Similarly, “shift-right” approaches5 will help QA professionals collaborate better with the Ops function to facilitate release/deployment, and learn from post-production issues to predict and prevent quality issues. In effect, QA personnel will become DevQA6 when they shift-left, and OpsQA7 when they shift-right, which will serve to advance the enterprise’s digital business agenda. Reactive QA processes become proactive through quality intelligence and smart lifecycle platforms
(see Figure 3).
Case in point: Having built a robust metrics tracking and management process, a leading insurer sought options to drive shift-left efficiencies. The ability to prevent and then predict defects was achieved through a detailed analysis to identify defect origins and their correlation with associated test cases and functionality. By analyzing requirements deficiencies, environment challenges, configuration issues, flawed design, chaotic coding and release management practices, the insurer was able to isolate weak areas. It then prioritized preventive measures to keep the defects from occurring, identified high-risk releases and predicted possible defect incidences based on precision data correlation.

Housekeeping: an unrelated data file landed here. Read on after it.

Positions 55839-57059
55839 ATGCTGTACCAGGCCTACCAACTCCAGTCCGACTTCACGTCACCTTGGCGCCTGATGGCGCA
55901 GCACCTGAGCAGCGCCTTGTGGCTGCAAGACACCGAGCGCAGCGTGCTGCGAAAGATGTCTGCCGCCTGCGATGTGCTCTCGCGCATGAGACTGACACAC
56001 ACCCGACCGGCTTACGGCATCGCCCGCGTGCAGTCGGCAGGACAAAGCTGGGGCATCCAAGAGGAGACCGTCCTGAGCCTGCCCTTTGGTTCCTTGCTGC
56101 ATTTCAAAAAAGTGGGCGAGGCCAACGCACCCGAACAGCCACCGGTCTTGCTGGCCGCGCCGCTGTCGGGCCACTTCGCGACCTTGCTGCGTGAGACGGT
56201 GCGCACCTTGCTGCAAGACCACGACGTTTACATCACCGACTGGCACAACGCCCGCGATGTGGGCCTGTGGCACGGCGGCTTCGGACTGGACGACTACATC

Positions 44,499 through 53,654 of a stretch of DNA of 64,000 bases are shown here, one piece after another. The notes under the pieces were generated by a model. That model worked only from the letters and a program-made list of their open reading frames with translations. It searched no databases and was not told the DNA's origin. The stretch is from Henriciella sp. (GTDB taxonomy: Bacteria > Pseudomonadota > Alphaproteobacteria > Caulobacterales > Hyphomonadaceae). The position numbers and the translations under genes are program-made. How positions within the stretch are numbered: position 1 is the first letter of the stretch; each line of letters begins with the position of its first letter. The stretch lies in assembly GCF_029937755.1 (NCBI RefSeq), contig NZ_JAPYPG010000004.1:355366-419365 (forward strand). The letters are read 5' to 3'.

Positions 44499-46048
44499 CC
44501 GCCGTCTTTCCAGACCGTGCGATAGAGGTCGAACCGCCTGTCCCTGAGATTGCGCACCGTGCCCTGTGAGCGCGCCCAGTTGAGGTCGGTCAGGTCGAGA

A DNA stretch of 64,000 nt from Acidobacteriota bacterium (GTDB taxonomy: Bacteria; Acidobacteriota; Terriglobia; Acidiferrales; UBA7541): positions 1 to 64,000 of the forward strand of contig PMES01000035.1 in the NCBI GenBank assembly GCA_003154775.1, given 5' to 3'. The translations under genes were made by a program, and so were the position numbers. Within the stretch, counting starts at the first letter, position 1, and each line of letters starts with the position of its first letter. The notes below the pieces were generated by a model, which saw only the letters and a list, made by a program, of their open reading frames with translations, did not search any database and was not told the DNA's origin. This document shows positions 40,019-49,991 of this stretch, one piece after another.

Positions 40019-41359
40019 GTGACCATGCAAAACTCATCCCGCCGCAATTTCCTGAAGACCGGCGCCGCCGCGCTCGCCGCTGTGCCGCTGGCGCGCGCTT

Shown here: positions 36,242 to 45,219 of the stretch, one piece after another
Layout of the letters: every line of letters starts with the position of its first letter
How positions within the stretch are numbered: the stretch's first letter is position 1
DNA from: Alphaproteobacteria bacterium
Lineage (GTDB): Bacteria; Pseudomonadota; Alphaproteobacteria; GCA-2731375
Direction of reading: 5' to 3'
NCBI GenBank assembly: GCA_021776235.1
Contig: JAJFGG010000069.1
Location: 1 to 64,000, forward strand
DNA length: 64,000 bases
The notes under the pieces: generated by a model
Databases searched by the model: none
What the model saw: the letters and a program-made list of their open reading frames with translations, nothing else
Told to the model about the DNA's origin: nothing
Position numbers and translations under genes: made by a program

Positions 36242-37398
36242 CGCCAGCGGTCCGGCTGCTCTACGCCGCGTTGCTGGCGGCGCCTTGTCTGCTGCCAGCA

Shift to Competency Centers from Testing Centers of Excellence
In the spirit of achieving outcome-based models, organizations are pushing to convert mature testing centers of excellence (TCoE) into competency centers. These centers can focus on domain expertise relevant to the lines of business, lifecycle automation capabilities, Agile practices, industry regulations and non-functional capabilities, such as usability, performance, etc. Such a transformation will demand a re-skilling of QA professionals to enable their work in the competency center.
Case in point: Nearly every high-tech organization, especially in Silicon Valley, has stopped using independent QA functions. Instead, developers and quality engineers work together in pods to drive high-frequency release cycles, supported by specialists such as business analysts and technical leads. This approach enables them to focus on “competencies” and build focus groups with specialized domain or technology talent.
Such groups improve the productivity of the entire organization, not just a few isolated areas. In our experience, converting TCoEs to competency centers is easier than starting fresh because the discipline of the TCoE will enable QA to more quickly become integrated with the development and operations teams.